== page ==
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A tougher stance on tax havens

Wednesday's US-Swiss deal is the latest step in an international crackdown on tax evaders.

US criminal charges against Swiss bank UBS eventually led to a deal this week whereby Switzerland would release the names of suspected US tax evaders holding some 4,450 accounts in the bank.

Alessandro Della Bella/Keystone/AP/File)

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A decades-long tolerance of the 90 or so tax havens around the world is giving way to a tougher resolve among major industrial nations to crack down on tax evaders.

The latest move: a new US-Swiss deal, made public Wednesday, to provide the Internal Revenue Service with information on some 4,450 suspect UBS accounts that at one time held a total of $18 billion. (Click here for details in a story by a Monitor contributor by the same name.)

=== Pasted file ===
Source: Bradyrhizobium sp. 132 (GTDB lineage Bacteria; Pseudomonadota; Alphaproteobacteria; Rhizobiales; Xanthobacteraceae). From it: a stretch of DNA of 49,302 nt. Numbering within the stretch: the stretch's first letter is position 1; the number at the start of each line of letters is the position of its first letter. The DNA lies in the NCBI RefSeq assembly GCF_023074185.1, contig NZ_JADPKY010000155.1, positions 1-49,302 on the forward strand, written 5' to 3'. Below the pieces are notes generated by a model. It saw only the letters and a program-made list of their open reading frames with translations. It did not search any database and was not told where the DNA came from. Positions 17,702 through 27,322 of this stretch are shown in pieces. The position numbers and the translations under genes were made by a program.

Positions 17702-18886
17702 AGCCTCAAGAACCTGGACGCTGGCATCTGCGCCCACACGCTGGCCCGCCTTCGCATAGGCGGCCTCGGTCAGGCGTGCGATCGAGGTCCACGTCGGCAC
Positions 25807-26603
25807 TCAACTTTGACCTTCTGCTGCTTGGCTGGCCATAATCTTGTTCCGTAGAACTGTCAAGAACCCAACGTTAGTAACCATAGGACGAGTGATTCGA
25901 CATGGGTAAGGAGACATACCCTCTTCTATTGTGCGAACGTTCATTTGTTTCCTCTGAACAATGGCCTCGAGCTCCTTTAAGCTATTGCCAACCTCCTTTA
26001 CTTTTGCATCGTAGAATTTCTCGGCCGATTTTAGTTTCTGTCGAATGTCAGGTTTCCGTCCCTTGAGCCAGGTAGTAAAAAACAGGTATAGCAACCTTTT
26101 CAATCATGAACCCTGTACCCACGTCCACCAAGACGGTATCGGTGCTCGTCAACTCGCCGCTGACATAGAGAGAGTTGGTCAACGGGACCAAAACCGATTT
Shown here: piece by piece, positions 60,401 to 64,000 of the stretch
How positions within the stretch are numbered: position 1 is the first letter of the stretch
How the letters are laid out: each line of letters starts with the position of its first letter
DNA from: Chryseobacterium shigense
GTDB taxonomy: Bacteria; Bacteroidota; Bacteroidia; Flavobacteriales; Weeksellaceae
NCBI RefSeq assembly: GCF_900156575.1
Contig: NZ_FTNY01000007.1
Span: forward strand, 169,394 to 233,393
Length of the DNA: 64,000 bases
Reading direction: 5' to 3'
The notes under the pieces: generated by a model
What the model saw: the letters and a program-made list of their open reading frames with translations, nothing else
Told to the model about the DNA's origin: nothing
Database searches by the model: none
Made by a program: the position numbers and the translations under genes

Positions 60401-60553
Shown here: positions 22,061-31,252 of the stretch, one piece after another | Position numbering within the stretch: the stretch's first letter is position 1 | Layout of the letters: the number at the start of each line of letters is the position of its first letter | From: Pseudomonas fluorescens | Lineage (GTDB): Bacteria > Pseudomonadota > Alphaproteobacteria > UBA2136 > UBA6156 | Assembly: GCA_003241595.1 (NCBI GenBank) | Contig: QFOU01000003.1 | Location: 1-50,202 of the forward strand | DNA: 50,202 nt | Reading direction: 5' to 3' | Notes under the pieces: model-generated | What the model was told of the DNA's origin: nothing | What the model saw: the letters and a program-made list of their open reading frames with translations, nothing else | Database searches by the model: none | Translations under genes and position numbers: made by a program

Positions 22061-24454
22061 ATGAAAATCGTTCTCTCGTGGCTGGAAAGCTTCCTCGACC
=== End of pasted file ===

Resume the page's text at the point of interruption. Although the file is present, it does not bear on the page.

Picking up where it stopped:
Abroad, Britain, Germany, and France also have been taking a tougher stance against tax havens. Britain, for instance, has been trying to pry open some 5,000 accounts in Liechtenstein owned by British investors with an estimated total of at least $3.3 billion. When the G-20 major industrial nations declared in April that "the era of banking secrecy is over,” they may actually have meant it.

“We hope this momentum will continue,” says Raymond Baker, director of Global Financial Integrity, a Washington nonprofit group that strives to curtail the massive crossborder flow of illegal money.


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